Ramscraigs - A Caithness Story

The history, genealogy and folklore of the Henderson family of Ramscraigs, Berriedale and Dunbeath, Caithness


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Ramscraigs


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Ramscraigs was once a small village south of Dunbeath along the Caithness coast. It was the home range for most of our Henderson ancestors.

2 files, last one added on Jul 06, 2010

Landward


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Photographs from the making of the Landward episode featuring our return to Knockfin.

8 files, last one added on Sep 17, 2010

Dunbeath


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Photographs in and around the village of Dunbeath, Caithness.

26 files, last one added on Sep 19, 2010

Berriedale


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Photographs in and around Berriedale, Caithness

19 files, last one added on Sep 19, 2010

Wick


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Photographs of the royal burgh of Wick, Caithness.

7 files, last one added on Sep 17, 2010

Caithness


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General photographs around the wilds of county of Caithness, Scotland

2 files, last one added on Sep 19, 2010

Glasgow


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Photographs of the Henderson family in Glasgow from 1865 onwards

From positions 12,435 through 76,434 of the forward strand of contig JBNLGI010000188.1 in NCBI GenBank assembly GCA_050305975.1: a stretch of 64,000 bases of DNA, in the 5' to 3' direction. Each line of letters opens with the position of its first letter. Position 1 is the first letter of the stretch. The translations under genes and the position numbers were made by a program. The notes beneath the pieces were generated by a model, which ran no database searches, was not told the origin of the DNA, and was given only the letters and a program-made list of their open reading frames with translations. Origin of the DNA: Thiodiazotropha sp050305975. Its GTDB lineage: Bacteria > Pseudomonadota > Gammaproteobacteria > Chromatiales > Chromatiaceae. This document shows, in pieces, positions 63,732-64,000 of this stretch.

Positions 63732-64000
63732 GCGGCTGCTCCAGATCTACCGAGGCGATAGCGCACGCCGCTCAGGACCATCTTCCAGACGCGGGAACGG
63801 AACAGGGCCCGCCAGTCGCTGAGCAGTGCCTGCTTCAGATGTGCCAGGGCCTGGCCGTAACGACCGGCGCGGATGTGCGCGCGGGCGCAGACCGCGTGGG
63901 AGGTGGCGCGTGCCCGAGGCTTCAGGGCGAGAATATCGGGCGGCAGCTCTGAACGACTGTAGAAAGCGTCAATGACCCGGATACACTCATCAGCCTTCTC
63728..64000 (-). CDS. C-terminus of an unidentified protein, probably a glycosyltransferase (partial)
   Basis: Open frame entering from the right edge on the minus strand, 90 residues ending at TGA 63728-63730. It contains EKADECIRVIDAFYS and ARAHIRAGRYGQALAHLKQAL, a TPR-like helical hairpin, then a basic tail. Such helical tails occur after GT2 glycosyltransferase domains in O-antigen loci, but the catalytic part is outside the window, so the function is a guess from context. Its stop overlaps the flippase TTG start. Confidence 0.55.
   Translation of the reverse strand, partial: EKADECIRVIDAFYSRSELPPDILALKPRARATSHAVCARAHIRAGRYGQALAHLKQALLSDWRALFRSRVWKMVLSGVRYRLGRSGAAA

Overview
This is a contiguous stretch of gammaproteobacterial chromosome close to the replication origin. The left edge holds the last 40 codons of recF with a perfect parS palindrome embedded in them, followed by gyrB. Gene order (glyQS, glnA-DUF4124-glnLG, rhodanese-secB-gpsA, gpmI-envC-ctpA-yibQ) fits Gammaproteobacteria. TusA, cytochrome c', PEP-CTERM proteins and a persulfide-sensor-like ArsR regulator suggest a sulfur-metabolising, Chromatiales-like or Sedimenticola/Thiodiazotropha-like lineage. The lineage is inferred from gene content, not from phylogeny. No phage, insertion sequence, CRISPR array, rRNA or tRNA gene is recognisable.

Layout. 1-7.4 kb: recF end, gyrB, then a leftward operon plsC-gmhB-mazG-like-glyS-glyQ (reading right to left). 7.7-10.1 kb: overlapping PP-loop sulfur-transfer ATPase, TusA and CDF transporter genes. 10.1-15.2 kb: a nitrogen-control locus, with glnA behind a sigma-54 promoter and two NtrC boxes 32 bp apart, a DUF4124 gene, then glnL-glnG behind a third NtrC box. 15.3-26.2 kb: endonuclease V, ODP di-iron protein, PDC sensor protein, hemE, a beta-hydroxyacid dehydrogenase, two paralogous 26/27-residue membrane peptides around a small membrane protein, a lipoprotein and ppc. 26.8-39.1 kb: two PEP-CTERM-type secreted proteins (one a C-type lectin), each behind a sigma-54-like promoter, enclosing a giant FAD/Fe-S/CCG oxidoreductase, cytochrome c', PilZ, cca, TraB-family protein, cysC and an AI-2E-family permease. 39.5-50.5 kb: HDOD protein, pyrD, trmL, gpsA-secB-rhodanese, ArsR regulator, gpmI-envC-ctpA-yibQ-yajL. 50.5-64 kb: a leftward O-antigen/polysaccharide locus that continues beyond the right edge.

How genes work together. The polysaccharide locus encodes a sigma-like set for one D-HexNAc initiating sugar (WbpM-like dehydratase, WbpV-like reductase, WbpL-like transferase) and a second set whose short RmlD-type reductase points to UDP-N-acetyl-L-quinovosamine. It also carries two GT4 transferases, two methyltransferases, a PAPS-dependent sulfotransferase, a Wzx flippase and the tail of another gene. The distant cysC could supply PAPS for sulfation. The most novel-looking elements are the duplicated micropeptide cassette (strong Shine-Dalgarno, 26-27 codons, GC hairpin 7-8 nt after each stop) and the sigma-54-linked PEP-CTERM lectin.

3 files, last one added on Sep 19, 2010

Highland Folk Museum


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Photos of a re-creating highland blackhouse village at the Highland Folk Museum, Newtonmore Scotland.

14 files, last one added on Oct 03, 2011

Badbea


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2 files, last one added on Sep 19, 2010

Maps


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Maps and charts

1 files, last one added on Aug 08, 2011

10 albums on 1 page(s)

Random files
Blackhouse 2 Interior 2.JPG
Blackhouse Interior - Cottar's House582 viewsThis is the interior of a highland blackhouse at the Baile Gean. This photo shows the dirt floor with the rough timber couples, and long rafters or "Cabers" framing the thatched roof. Also prominent is a re-creation of a 1700s "Box Bed".
Shieling 1.JPG
Newtonmore Sheiling Hut (2)462 viewsA second example of a sheiling hut near the Baile Gean village in Newtonmore.
Newtonmore Dyke.JPG
Baile Gean Village Head Dyke410 viewsIt was typical for highland towns to be surrounded by a drystone wall, or "head dyke" that both marked the boundary of the village, and kept the livestock from wandering unsupervised through people's gardens and homes. The dyke is clearly visible with the tacksman's house behind, and the grain barn / stackyard in the background, left.
Maiden Pap.JPG
Maiden Pap In Snow306 viewsA late October snow storm bring a shroud of white to the hills between Caithness and Sutherland.
Caithness Rocky Coast.JPG
The Dunbeath Coast In Storm284 viewsThe rocky cliffs near the Dunbeath castle as a storm blows in. The majority of the coast in Caithness are sheer cliffs of sandstone, at times over 100 feet high.